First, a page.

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Bishop's Homily for Palm Sunday of the Passion of the Lord

March 24, 2024

[Cathedral Basilica of Our Lady of Peace, Honolulu]

Jump on the bandwagon, everyone!  It will go here.  It will go there.  But jump on, because everyone is jumping on the bandwagon.

How fascinating that at the beginning of this liturgy, we heard of the people of Jerusalem welcoming Jesus as the Son of David, waving palm branches, and shouting, “Hosanna!  Hosanna!”  Then less than a week later, we see the people of Jerusalem waving their fists at Jesus and shouting, “Crucify him!  Crucify him!”  At one moment we see Pontius Pilate declaring the innocence of Jesus, insisting he had done nothing wrong.  And a moment later, when the mood of the crowd shifted, he condemned Jesus to death by crucifixion.  We witness Peter swearing to the Lord that he will never abandon him, and that he will go to death with him, and just a few minutes later, struck with fear, declaring strongly “I do not know the man!”

Yes, there was lots of bandwagon jumping that took place then – and still takes place, when we come together to profess our faith in Jesus, then go out and sin in all our creative ways.  We affirm life, but when a baby is unwanted, we turn to death.  We wish our government leaders would be more responsive to the real needs of the people, but we don’t vote to elect those leaders who will actually accomplish what we wish.  We affirm the dignity of each person, then we go out and gossip or bully on social media.  Yes, the bandwagon goes here and it goes there, but we jump on it because “everybody is doing it.”

In the midst of this, there is one who sets his face like flint, not shielding it from buffets and spitting to save himself, but suffering the fickleness of the world so that he can inspire some to follow him, to stand firm in the Truth that he is, and to refuse to jump on bandwagons just because “everybody is doing it.”  He does what seems most foolish and self-destructive by not jumping on the bandwagon of self-preservation, of not giving in to pressures to do as others expected him to do.  He became completely obedient to God, “emptying himself, taking the form of a slave,” even when it seemed to be so futile.  He refused to jump on the bandwagon of success, because he knew that his failure would turn the world on its head and bring to a screeching halt the bandwagon of Satan’s seduction.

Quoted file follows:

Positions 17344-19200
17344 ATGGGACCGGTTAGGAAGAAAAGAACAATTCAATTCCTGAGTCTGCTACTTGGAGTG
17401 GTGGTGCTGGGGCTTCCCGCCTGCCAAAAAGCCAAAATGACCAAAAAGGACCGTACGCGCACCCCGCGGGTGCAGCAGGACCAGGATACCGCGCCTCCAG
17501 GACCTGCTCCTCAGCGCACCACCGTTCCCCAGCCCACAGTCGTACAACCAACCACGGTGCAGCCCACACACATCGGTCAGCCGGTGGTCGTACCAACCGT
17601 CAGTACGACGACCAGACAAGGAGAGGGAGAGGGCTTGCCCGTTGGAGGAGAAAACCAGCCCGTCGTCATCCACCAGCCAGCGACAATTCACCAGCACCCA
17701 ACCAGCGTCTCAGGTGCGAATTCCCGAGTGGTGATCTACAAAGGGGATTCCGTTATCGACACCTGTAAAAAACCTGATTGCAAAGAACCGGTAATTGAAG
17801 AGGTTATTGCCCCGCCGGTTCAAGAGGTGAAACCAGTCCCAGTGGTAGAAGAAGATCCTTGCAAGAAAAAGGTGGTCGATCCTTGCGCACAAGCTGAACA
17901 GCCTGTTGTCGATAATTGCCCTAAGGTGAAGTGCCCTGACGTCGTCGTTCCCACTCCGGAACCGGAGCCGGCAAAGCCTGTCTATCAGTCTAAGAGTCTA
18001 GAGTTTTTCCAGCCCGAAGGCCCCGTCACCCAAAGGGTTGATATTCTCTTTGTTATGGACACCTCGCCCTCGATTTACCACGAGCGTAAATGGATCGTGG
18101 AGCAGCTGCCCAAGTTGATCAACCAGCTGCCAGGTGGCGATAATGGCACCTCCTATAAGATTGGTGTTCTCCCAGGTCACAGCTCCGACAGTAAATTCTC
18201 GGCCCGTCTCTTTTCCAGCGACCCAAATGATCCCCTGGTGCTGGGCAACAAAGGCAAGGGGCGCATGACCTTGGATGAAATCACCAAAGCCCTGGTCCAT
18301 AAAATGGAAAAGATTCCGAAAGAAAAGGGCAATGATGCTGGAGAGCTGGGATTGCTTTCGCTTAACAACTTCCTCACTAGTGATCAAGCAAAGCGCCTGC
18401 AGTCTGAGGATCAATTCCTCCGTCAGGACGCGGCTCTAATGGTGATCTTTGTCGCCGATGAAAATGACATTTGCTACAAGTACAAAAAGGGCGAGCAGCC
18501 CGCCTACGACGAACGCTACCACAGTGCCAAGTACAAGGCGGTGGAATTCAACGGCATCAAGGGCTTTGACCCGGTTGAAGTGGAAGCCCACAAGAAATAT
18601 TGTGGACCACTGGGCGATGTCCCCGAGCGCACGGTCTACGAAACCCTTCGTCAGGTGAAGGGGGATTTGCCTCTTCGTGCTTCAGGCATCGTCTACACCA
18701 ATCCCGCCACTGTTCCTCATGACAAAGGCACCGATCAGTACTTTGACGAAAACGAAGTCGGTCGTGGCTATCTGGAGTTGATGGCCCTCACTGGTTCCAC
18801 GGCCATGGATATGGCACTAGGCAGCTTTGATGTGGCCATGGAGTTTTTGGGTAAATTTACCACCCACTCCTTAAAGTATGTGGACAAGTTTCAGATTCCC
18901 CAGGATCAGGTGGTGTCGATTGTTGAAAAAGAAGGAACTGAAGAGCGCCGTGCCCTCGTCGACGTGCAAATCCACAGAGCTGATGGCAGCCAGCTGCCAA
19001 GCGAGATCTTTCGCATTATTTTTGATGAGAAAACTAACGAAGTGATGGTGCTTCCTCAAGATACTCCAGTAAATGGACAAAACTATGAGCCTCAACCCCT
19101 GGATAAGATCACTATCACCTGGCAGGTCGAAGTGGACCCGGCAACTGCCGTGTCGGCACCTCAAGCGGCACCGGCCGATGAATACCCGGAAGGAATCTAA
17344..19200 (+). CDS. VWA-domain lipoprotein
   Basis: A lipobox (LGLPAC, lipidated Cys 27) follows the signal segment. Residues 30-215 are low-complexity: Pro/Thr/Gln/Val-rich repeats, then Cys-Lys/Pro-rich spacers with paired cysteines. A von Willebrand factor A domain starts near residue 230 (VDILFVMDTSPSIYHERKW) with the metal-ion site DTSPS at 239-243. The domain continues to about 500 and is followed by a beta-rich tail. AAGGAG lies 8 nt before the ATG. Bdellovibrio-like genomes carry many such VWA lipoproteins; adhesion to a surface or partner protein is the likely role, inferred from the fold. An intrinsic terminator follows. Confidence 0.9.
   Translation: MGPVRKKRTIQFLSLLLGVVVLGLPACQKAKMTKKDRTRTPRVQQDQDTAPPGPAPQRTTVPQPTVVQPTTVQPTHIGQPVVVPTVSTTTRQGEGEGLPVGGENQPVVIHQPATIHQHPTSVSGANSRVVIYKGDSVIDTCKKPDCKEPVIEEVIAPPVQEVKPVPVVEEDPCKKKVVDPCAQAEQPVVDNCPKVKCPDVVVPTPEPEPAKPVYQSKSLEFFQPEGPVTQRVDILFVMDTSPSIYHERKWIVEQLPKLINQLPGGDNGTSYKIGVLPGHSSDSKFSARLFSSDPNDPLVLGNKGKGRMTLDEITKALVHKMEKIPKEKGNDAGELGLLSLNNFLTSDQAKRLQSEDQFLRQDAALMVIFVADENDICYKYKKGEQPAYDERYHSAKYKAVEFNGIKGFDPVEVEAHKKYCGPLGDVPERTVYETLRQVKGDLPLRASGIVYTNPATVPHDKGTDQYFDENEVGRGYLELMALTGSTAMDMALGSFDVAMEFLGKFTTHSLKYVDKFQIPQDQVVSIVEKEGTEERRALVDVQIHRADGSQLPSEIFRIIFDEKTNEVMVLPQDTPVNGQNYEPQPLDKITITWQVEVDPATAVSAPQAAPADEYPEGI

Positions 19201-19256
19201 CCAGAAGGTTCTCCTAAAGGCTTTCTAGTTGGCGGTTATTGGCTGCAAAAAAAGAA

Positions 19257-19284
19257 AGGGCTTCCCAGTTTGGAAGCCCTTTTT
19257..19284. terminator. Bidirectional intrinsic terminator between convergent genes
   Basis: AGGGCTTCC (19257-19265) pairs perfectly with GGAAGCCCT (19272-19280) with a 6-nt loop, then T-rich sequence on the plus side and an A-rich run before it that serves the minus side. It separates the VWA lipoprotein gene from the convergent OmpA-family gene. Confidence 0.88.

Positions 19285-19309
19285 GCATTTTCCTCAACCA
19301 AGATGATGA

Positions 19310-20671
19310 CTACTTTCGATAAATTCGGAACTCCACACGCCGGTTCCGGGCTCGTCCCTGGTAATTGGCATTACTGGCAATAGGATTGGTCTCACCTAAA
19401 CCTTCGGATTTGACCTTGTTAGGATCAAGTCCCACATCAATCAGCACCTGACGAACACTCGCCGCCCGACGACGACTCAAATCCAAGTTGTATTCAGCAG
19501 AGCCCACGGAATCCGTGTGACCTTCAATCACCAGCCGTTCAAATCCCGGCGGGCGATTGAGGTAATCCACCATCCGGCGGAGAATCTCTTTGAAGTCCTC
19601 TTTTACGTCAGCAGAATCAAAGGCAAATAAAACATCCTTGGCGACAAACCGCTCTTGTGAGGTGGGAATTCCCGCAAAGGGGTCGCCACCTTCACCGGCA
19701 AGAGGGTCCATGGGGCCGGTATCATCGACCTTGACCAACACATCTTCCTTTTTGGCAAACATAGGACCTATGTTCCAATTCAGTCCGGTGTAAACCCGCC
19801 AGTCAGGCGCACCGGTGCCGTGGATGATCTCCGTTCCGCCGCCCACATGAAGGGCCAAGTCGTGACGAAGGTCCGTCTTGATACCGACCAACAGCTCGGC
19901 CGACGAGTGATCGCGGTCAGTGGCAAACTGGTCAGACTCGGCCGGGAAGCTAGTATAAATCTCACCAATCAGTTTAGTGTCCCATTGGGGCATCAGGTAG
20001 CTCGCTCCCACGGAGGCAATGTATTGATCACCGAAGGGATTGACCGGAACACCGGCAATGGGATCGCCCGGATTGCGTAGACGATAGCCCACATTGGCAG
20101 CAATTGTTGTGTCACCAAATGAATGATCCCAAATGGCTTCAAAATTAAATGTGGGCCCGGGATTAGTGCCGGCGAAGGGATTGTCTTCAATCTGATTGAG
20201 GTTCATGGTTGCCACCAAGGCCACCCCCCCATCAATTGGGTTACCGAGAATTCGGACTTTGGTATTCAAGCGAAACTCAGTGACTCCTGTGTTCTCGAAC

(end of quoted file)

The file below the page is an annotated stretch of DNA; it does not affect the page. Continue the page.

It seemed that this one who set his face like flint in obedience to the Father had utterly failed, being snuffed out forever by those whom he dared to challenge.  Yet, he would be back, never to die again, never to leave us again.  And he is here with us, dying to himself by taking the form of food and drink to nourish us sinners.  He alone can enable us to set our faces like flint, to refuse to jump on bandwagons heading straight for destruction, and instead to jump on the cross, where failure seems to reign, but from which springs eternal life, hope, and the greatest joy.